Written by Jeff Morris
Photo by Valerie Wutti
OTTAWA, Ontario – It’s an unusual and unprecedented time for football in Canada. Most players have not seen action in a year-and-a-half, and do not know exactly when they will play their next game.
Despite the uncertainty, players are still training, watching film, practising when possible, and getting ready for the next season.
Carleton fullback Mitch Raper is one of a handful of Ravens getting ready for his first professional training camp. Raper was drafted 68th overall by Edmonton in the 2020 CFL Draft. He recently signed his first pro contract, but in the era of the pandemic, there was no press conference or fanfare.
“They emailed the contract documents to me, and I printed them out to read them,” Raper said. “I signed the contract, scanned it, and sent it back by email.”
Although signing his first pro contract came without the fanfare of a press conference or an event, Raper said it was an exciting moment. It was also a reality moment for him, as it was on paper that he would have an opportunity to play the game he loves for a living. “I was super excited just to see a contract with my name and a dollar figure,” he said.
Raper had no expectations going into the 2020 draft. He said he knew he was a “fringe player” who may or may not have been selected.
“I didn’t even really want to watch it,” he said. “I didn’t want to watch the whole thing and then have my name not picked.”
Raper said his family was excited about the draft. They were excited and engaged, so Raper decided to watch the draft with them and make it a family event.
“I knew Jack Cassar was going to go pretty high, and I wanted to watch to see where Jesse Lawson was going to go,” Raper said. Cassar, a linebacker, was selected 11th overall by the Argos, while Lawson, an offensive lineman, was picked 62nd by the Saskatchewan Roughriders. After Lawson’s name was called, Raper got a call from Edmonton.
“When the phone call came I tried to sneak away and be non-chalant,” he said. “Edmonton had only spoken to me one day prior to the draft.” Moments later, Edmonton selected Raper with the 68th overall pick.
“I was excited, I didn’t really have any expectations going into it,” Raper said. “I had seen some draft projected rankings that had me being drafted, but I didn’t want to get my hopes up.”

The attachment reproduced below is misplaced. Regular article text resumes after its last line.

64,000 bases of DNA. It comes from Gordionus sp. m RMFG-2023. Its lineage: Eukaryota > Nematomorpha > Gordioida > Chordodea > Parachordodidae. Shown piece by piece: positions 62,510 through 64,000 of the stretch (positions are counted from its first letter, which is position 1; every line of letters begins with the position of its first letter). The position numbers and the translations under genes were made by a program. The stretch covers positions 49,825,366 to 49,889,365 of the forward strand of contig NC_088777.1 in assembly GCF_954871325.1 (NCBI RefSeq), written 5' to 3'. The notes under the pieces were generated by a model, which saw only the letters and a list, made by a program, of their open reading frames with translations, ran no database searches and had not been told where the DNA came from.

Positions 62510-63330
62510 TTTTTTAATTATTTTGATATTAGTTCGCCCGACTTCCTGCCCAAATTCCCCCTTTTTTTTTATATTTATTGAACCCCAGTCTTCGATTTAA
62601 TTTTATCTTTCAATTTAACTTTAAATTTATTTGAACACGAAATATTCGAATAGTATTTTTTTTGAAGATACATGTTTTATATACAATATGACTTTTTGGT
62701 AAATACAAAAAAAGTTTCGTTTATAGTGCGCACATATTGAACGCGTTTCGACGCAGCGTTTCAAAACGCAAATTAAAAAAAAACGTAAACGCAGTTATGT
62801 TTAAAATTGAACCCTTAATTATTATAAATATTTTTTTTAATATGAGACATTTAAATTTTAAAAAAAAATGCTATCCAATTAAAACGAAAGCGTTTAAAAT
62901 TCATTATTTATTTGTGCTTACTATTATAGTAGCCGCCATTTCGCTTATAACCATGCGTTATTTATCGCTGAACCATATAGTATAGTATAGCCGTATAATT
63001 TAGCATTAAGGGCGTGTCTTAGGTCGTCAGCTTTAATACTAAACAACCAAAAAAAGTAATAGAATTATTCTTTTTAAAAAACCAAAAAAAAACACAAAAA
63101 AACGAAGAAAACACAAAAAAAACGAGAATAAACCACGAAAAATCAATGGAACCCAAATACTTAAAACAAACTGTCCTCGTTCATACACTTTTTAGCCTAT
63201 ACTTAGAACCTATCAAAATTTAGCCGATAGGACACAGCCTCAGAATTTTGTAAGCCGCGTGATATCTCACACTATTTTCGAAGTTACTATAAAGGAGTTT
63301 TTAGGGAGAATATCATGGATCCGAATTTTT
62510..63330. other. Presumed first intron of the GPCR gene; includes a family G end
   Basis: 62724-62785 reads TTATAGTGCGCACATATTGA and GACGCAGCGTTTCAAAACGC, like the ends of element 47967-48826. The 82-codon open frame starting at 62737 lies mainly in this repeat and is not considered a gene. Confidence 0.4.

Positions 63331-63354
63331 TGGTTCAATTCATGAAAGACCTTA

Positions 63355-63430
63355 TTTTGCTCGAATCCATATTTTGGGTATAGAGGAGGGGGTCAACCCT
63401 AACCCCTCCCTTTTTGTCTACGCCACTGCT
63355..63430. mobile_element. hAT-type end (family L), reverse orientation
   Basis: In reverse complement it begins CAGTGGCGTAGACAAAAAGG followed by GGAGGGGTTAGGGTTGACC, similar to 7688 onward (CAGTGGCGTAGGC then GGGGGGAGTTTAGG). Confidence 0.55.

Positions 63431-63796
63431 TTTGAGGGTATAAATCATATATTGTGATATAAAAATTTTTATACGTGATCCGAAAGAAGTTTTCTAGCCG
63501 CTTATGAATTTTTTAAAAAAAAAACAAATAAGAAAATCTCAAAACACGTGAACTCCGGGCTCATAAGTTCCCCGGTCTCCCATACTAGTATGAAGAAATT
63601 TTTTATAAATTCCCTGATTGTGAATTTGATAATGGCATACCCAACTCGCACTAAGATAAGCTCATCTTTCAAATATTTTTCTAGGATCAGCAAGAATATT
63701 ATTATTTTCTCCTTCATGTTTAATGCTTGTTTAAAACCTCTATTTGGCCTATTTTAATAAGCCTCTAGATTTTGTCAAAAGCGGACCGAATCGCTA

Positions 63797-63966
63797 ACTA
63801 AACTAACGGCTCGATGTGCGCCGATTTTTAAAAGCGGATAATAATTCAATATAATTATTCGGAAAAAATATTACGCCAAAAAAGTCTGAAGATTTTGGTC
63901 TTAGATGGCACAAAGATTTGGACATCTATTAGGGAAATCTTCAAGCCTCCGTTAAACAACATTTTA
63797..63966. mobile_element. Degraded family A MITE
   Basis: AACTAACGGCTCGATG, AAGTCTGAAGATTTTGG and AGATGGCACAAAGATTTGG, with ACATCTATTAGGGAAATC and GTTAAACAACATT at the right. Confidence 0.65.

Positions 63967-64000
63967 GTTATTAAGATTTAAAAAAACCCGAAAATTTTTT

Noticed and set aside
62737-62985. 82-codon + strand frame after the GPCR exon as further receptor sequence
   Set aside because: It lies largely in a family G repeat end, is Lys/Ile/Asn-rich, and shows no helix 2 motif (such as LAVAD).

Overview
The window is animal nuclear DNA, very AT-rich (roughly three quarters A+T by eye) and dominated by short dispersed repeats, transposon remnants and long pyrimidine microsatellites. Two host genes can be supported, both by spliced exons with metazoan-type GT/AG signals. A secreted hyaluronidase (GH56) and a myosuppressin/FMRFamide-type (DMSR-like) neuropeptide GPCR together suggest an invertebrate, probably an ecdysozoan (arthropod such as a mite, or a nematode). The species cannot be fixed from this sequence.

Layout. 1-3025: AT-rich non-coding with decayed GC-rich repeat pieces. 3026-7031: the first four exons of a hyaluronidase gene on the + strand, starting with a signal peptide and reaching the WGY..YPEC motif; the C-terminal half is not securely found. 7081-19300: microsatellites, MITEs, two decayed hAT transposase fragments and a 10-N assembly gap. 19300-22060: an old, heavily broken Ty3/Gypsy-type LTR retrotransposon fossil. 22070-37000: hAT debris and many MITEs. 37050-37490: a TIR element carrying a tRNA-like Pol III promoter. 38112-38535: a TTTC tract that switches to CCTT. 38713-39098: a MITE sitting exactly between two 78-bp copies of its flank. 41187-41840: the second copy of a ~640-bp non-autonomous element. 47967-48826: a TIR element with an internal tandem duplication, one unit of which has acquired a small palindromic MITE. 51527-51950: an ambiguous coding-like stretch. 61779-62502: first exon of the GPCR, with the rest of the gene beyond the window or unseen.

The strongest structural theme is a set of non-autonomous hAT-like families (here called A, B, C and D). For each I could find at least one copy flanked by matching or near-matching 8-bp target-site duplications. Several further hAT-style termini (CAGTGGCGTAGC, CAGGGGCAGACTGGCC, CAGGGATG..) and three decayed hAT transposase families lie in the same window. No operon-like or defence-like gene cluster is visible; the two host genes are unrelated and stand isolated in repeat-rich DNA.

One of the key factors in Raper getting drafted was his participation in the 2019 East-West Bowl, which was played at Carleton. He was not originally selected to play in the game, but got a phone call just before the week of practices started. The West team did not have a fullback and wanted one for the offence they were running. Carleton coach Steve Sumarah called Raper and asked him if he wanted to come back to Ottawa to take part in the event. Raper got back to Ottawa as fast as he could.
“It was huge,” he said. “It was my first contact with any CFL teams. I played pretty well and overall, it was a great experience. It was super important for me.”
Although Raper is a fullback, he has experience at other positions. In fact, playing competitive football in the Oshawa Hawkeyes program, he was a receiver. The skills he has being a receiver have helped him as a receiver out of the backfield.
“I was scouted by a few schools as a receiver, but when I talked to Carleton, they told me that they saw me as a fullback,” he said. “I really liked the fact that Carleton was completely honest with me. They thought fullback would be a better spot for me, and I grew into the position. I really liked it, and it was a great move for me.”
The most memorable moment Ravens fans have of Raper is a 69-yard pass-and-run play that went for a touchdown in the 2018 season opener against the Western Mustangs. On a third-and-one play from their own 41, the Ravens perfectly executed a play they called “Ricky.” Expecting a quarterback sneak, Western stacked the box and played without a safety.
“I lined up as a tight end, and they were all coming, thinking we were running a quarterback sneak,” Raper said. “We showed them sneak and got them to bite. I was able to slip past the linebacker off the snap. Michael Arruda was our quarterback and he just put up an easy pass for me that fell into my belly. After I caught it, there was nothing but green in front of me. I hadn’t experienced that for quite a few years.”
Raper outraced the Western defenders to the end zone for the long touchdown. “It felt like I was running for about 20 seconds,” he said.
As Raper is preparing for football at the next level, he said the uncertainty of the 2021 season has some frustrations.
“The lack of a timeline is difficult,” Raper said. “It’s not just when the season is going to start and when training camp will be. A lot of it is financial. I am not sure if I should get a summer job, and if I do, how long will I be available for. It’s little things like that.”
While his experience at Carleton has prepared him for the next level of football, he has also learned some life lessons as a student-athlete that will help him.
“The most important thing I learned is accountability,” he said. “In order to be successful, you have to hold yourself accountable. You have to take responsibility for your actions. If you make a mistake, you have to own it.”
To hear the full interview with Mitch Raper, listen to the Carleton Ravens Football Podcast.